Docker Machine makes creating a Docker Swarm fairly trivial. In this post, we’ll be creating a swarm with three nodes (a master and two additional nodes) using VirtualBox and then deploy some containers into the swarm to see how it behaves.

Assuming we have a docker machine already running and active, we first need to create a swarm token:

export SWARM_TOKEN=$(docker run swarm create)

Next, we create our swarm master, passing our token for discovery purposes:

docker-machine create --d virtualbox --swarm --swarm-master --swarm-discovery token://$SWARM_TOKEN test-swarm

Finally, we create two additional swarm nodes:

docker-machine create --d virtualbox --swarm --swarm-discovery token://$SWARM_TOKEN test-swarm-node1
docker-machine create --d virtualbox --swarm --swarm-discovery token://$SWARM_TOKEN test-swarm-node2

Running docker-machine ls, we can see that we now have three machines up and running in our test-swarm swarm - our master and two additional nodes:

NAME               ACTIVE   DRIVER       STATE     URL                         SWARM
dev                         virtualbox   Running   tcp://192.168.99.100:2376
test-swarm                  virtualbox   Running   tcp://192.168.99.104:2376   test-swarm (master)
test-swarm-node1            virtualbox   Running   tcp://192.168.99.105:2376   test-swarm
test-swarm-node2   *        virtualbox   Running   tcp://192.168.99.106:2376   test-swarm

We can load our swarm environment into our shell:

eval "$(docker-machine env --swarm test-swarm)"

Now, running docker info will output the status of our swarm:

Containers: 4
Nodes: 3
 test-swarm-node2: 192.168.99.106:2376
  └ Containers: 1
  └ Reserved CPUs: 0 / 4
  └ Reserved Memory: 0 B / 999.9 MiB
 test-swarm: 192.168.99.104:2376
  └ Containers: 2
  └ Reserved CPUs: 0 / 4
  └ Reserved Memory: 0 B / 999.9 MiB
 test-swarm-node1: 192.168.99.105:2376
  └ Containers: 1
  └ Reserved CPUs: 0 / 4
  └ Reserved Memory: 0 B / 999.9 MiB

To test our swarm out, we’ll bring up a few docker-uhttpd containers:

docker run -d -p 80 --name uhttpd1 fnichol/uhttpd
docker run -d -p 80 --name uhttpd2 fnichol/uhttpd
docker run -d -p 80 --name uhttpd3 fnichol/uhttpd
docker run -d -p 80 --name uhttpd4 fnichol/uhttpd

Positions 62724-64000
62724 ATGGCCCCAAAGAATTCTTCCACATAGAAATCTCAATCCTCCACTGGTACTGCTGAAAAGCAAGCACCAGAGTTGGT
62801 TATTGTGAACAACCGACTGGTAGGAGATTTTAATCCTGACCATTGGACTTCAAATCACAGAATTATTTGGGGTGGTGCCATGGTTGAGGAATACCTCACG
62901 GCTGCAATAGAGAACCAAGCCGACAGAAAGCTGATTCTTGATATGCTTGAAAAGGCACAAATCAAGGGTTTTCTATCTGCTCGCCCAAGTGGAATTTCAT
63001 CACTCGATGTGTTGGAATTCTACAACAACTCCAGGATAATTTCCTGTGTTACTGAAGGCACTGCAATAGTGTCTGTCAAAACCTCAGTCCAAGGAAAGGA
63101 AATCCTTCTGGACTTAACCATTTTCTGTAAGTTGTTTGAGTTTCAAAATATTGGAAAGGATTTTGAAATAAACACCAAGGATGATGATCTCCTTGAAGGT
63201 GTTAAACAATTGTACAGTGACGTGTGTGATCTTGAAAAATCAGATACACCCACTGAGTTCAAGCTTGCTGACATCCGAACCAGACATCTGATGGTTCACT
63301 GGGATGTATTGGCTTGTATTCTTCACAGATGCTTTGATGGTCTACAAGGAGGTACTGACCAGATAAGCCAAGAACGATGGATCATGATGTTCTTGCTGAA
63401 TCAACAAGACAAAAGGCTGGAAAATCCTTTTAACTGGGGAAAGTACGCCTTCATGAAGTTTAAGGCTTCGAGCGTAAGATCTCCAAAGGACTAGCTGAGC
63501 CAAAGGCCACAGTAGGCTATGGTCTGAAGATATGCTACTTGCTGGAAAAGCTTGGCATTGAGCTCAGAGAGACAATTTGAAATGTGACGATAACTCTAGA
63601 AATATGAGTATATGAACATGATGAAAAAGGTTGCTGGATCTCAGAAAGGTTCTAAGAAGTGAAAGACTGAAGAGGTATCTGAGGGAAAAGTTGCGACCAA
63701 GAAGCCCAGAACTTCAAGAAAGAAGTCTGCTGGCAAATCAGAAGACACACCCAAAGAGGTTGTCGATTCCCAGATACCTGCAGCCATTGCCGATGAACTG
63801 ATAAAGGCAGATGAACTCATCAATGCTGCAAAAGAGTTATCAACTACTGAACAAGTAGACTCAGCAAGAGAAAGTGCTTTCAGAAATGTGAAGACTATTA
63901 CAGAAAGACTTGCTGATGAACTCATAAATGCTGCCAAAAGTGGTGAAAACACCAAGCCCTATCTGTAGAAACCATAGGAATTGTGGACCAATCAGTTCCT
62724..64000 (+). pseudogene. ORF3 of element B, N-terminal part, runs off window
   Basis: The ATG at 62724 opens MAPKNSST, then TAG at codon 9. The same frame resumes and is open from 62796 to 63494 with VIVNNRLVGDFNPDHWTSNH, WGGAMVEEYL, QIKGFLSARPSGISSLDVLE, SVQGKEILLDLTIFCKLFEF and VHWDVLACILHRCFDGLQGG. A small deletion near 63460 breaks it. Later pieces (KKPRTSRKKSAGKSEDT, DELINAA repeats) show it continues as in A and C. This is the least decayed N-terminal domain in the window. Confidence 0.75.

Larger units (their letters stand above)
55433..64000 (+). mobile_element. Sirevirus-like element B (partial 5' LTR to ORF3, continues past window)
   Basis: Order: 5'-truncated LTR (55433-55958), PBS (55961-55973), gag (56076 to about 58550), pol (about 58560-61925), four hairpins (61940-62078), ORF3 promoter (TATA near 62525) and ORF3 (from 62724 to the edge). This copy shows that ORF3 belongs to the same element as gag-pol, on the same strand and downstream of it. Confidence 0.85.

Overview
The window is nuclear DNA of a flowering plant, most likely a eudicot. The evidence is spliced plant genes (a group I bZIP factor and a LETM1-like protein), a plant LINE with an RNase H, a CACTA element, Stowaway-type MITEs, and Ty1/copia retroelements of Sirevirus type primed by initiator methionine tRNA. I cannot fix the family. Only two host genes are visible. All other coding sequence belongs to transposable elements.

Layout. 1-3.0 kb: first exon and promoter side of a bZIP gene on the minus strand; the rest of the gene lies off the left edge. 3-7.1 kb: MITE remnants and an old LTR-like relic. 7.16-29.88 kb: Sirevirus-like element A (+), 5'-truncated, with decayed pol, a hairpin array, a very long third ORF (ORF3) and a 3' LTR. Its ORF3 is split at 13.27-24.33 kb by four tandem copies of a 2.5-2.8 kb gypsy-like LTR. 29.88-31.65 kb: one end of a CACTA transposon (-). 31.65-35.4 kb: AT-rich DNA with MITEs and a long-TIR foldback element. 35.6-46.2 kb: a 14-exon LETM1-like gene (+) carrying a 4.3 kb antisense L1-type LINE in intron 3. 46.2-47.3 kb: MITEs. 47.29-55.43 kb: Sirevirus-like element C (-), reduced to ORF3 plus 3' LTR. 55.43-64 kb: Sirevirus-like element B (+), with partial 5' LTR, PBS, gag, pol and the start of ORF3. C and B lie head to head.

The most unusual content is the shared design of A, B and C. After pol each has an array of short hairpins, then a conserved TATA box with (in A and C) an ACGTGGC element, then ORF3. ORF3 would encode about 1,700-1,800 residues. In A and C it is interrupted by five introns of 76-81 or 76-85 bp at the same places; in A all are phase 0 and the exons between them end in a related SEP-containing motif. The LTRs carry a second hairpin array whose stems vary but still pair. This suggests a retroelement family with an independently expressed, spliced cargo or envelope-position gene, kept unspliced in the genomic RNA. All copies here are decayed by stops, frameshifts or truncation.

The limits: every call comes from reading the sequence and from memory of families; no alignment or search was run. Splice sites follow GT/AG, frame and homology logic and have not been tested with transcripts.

Running docker ps, we can see that the containers have been distributed throughout the swarm, as indicated by the container names being prefixed with the name of the swarn node on which they running (ie. test-swarm-node2/):

CONTAINER ID        IMAGE                   COMMAND                CREATED             STATUS              PORTS                          NAMES
d4a97ceeecb8        fnichol/uhttpd:latest   "/usr/sbin/run_uhttp   47 seconds ago      Up 28 seconds       192.168.99.105:49153->80/tcp   test-swarm-node1/uhttpd4
40e40e2a04a3        fnichol/uhttpd:latest   "/usr/sbin/run_uhttp   49 seconds ago      Up 44 seconds       192.168.99.104:49154->80/tcp   test-swarm/uhttpd3
60ff5aa201ad        fnichol/uhttpd:latest   "/usr/sbin/run_uhttp   52 seconds ago      Up 47 seconds       192.168.99.104:49153->80/tcp   test-swarm/uhttpd2
e70c71a86b6a        fnichol/uhttpd:latest   "/usr/sbin/run_uhttp   56 seconds ago      Up 46 seconds       192.168.99.106:49153->80/tcp   test-swarm-node2/uhttpd1

Additionally, running docker info again will outline how many containers are currently running on each node:

Containers: 8
Nodes: 3
 test-swarm: 192.168.99.104:2376
  └ Containers: 4
  └ Reserved CPUs: 0 / 4
  └ Reserved Memory: 0 B / 999.9 MiB
 test-swarm-node1: 192.168.99.105:2376
  └ Containers: 2
  └ Reserved CPUs: 0 / 4
  └ Reserved Memory: 0 B / 999.9 MiB
 test-swarm-node2: 192.168.99.106:2376
  └ Containers: 2
  └ Reserved CPUs: 0 / 4
  └ Reserved Memory: 0 B / 999.9 MiB

As you can see, it’s fairly straightforward to bring up a swarm using Docker Machine. The nice part is you can run this on Azure, EC2, Rackspace, or any other platform supported by Docker Machine simply by changing your driver.

Additional Resources